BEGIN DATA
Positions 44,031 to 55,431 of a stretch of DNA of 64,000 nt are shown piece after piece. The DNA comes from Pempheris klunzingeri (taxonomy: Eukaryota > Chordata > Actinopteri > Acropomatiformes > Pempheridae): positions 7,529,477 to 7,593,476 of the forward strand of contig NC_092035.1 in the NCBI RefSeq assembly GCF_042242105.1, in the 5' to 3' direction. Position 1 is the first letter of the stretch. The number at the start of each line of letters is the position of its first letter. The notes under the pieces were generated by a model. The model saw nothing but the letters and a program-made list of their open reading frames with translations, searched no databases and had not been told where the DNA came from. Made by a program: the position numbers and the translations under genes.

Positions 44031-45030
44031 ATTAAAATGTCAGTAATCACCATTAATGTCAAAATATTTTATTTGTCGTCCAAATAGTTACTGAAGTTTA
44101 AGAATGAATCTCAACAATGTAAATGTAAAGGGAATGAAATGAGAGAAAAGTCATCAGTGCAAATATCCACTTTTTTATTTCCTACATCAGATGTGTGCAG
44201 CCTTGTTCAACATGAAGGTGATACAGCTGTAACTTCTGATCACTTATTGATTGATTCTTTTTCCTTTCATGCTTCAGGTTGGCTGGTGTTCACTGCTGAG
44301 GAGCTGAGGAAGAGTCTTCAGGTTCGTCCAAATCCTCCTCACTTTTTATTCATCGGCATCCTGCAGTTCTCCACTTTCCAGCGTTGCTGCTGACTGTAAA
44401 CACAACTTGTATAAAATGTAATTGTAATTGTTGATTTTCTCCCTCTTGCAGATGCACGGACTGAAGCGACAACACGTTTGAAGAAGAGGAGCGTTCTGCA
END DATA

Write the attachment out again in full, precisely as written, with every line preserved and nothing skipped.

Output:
Positions 44,031 to 55,431 of a stretch of DNA of 64,000 nt are shown piece after piece. The DNA comes from Pempheris klunzingeri (taxonomy: Eukaryota > Chordata > Actinopteri > Acropomatiformes > Pempheridae): positions 7,529,477 to 7,593,476 of the forward strand of contig NC_092035.1 in the NCBI RefSeq assembly GCF_042242105.1, in the 5' to 3' direction. Position 1 is the first letter of the stretch. The number at the start of each line of letters is the position of its first letter. The notes under the pieces were generated by a model. The model saw nothing but the letters and a program-made list of their open reading frames with translations, searched no databases and had not been told where the DNA came from. Made by a program: the position numbers and the translations under genes.

Positions 44031-45030
44031 ATTAAAATGTCAGTAATCACCATTAATGTCAAAATATTTTATTTGTCGTCCAAATAGTTACTGAAGTTTA
44101 AGAATGAATCTCAACAATGTAAATGTAAAGGGAATGAAATGAGAGAAAAGTCATCAGTGCAAATATCCACTTTTTTATTTCCTACATCAGATGTGTGCAG
44201 CCTTGTTCAACATGAAGGTGATACAGCTGTAACTTCTGATCACTTATTGATTGATTCTTTTTCCTTTCATGCTTCAGGTTGGCTGGTGTTCACTGCTGAG
44301 GAGCTGAGGAAGAGTCTTCAGGTTCGTCCAAATCCTCCTCACTTTTTATTCATCGGCATCCTGCAGTTCTCCACTTTCCAGCGTTGCTGCTGACTGTAAA
44401 CACAACTTGTATAAAATGTAATTGTAATTGTTGATTTTCTCCCTCTTGCAGATGCACGGACTGAAGCGACAACACGTTTGAAGAAGAGGAGCGTTCTGCA